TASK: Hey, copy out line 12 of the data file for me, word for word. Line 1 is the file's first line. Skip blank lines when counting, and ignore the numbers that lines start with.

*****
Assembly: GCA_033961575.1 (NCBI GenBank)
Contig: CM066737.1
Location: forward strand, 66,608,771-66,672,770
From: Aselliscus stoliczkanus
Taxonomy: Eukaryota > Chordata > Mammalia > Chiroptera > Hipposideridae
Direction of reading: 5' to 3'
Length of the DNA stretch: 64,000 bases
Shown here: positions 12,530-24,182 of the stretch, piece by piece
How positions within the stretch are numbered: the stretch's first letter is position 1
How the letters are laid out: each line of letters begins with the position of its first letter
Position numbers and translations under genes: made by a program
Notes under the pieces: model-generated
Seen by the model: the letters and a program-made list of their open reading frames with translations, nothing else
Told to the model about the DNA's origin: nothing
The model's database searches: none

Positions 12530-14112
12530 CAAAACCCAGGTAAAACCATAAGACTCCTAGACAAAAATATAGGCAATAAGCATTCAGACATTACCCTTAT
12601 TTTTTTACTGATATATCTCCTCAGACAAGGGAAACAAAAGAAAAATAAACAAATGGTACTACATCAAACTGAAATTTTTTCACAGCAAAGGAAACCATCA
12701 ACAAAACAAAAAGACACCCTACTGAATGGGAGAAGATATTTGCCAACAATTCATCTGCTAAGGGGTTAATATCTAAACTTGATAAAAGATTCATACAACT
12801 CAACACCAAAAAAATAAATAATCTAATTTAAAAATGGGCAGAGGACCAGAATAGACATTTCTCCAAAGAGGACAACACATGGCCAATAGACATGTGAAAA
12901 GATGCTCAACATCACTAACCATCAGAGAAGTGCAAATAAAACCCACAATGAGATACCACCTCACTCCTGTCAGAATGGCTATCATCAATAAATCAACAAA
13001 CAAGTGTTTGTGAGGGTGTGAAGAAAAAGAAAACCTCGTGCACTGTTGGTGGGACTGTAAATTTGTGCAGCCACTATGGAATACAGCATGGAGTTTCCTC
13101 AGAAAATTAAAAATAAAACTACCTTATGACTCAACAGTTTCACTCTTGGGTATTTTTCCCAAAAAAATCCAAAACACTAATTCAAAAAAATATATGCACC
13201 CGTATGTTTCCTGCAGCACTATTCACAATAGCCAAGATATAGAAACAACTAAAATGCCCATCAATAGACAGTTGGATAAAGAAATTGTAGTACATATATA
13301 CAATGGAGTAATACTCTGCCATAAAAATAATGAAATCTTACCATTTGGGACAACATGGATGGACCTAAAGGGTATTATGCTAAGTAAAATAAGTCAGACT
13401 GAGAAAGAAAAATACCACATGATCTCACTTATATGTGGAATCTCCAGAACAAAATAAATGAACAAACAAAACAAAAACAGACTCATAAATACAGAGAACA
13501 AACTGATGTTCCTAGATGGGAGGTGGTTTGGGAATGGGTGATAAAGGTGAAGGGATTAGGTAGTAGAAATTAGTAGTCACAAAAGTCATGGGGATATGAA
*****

Notes under the pieces: model-generated